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October 1, 2003

4 Min Read
Cutting It Off at the Pass

Kenneth M. Baylor Republic Services Inc. Ft. Lauderdale, Fla.

EVER SINCE A NATIONAL AUDIENCE was glued to the coverage of the Clarence Thomas-Anita Hill case in 1991, sexual harassment has been evolving into more than a backwater legal theory. Today, rights awareness, clear employer policy and prevention measures streamline what is considered acceptable behavior at work. Completely eliminating sexual harassment is impossible. However, employers who make every effort to inform employees of their rights and protect them when they are violated place themselves in a defensible position if cases or investigations arise.

Sexual harassment, which is defined in the Civil Rights Act of 1964, may be verbal, physical, written or visual. Examples may include unsolicited verbal sexual comments; suggestive comments; repeated propositions; offensive sexual joking; sexually oriented verbal comments about an individual's body; offensive touching, patting or grabbing; and pressure for sexual favors in return for special treatment on the job.

The Washington, D.C.-based Equal Employment Opportunity Commission (EEOC) has created guidelines that stress the need for employers to establish, publish and enforce policies to prevent sexual harassment and effective complaint procedures. Employers also should regularly train employees regarding their rights and responsibilities. To meet the EEOC's expectations and provide an affirmative defense against claims, many organizations have taken steps to prevent sexual harassment and resolve allegations.

The first step is to place the policy in writing. The policy should include the company's definition of sexual harassment and provide examples of prohibited conduct. Outline a complaint procedure that encourages individuals to come forward to a designated official and report any sexual harassment incidences. Make assurances that all complaints will be taken seriously and that employees will be protected from retaliation if they report sexual harassment. The consequences for violations should be made clear.

Next, the policy should be publicized and distributed to employees. Post the policy in conspicuous places throughout the work site and on Intranets. Keep documentation that employees acknowledge and understand the policy in their personnel files.

After an organization establishes and disseminates its sexual harassment policy, train employees comprehensively at every level. Effective training will explain what sexual harassment is and how claims will be investigated. During training, role-playing and case studies will illustrate the purpose of the policy and will highlight key points. Emphasize and document attendance to stress employee accountability.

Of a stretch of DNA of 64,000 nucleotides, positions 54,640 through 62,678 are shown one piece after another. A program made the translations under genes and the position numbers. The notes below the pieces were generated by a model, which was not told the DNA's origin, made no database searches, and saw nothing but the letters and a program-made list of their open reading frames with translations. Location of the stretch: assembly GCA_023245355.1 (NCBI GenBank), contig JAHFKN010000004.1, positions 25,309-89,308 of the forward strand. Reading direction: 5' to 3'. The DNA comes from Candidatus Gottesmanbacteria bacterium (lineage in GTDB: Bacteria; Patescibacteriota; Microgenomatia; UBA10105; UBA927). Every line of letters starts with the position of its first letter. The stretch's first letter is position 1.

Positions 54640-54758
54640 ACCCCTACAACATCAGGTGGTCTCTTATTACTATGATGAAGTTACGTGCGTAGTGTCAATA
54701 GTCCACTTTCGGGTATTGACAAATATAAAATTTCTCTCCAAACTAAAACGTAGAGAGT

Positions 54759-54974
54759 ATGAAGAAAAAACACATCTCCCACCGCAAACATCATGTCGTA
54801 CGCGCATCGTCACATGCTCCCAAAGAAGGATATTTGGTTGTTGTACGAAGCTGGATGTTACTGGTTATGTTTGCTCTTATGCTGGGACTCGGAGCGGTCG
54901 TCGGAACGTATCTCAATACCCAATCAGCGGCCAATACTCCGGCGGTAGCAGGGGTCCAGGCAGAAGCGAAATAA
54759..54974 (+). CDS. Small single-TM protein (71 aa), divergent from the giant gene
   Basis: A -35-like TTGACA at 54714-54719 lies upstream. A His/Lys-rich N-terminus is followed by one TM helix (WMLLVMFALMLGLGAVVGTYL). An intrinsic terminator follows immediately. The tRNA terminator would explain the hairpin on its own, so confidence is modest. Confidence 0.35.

If an allegation is reported, it should be taken seriously and investigated immediately. The investigator or designated official must be qualified to objectively gather and examine the facts. Signed statements from every witness should be obtained and should include: details of what happened; when the incident occurred; who was involved; and names of other witnesses. Again, participation and confidentiality should be honored, and all facts must be handled with discretion.

Upon completion of the investigation, the results should be reviewed with the complainant and alleged harasser. If no merit was found, provide an explanation. Meritorious claims must be followed by corrective action, which may include termination. Regardless of the outcome, the employer should follow up with the parties at a later date to ensure the matter is resolved. By taking these steps, the risk of sexual harassment in the workplace will be significantly reduced.

Despite clear laws, comprehensive policies, extensive training and severe penalties, eliminating sexual harassment can be challenging. For employees and employers, the key to avoiding misunderstandings and allegations of sexual harassment is to identify the relationships employees have with one another. Because some employees may have known one another for a long time, their exchanges may appear more intimate than what normally occurs among employees who have just met. However, workplace realities suggest that we cannot create an antiseptic environment to achieve perfect compliance with law and policy.

In the real world, sometimes the best defense does not require obtaining legal advice and making employees read a lengthy policy. Employers can privately ask employees who display unprofessional behavior at work the following questions: How would you feel if your son, daughter or spouse were subjected to your comments and behavior at work? How would you feel if you read the front page of the newspaper and found coworkers quoting what you say and commenting on how you conduct yourself at work?

If employees can answer the question without feeling a sense of embarrassment, they most likely are conducting themselves in a professional and respectful manner.

Sexual harassment can occur among employees regardless of their race, gender, economic background and class boundaries. But despite numerous legal and regulatory prevention measures, an effective recourse against sexual harassment is common sense.

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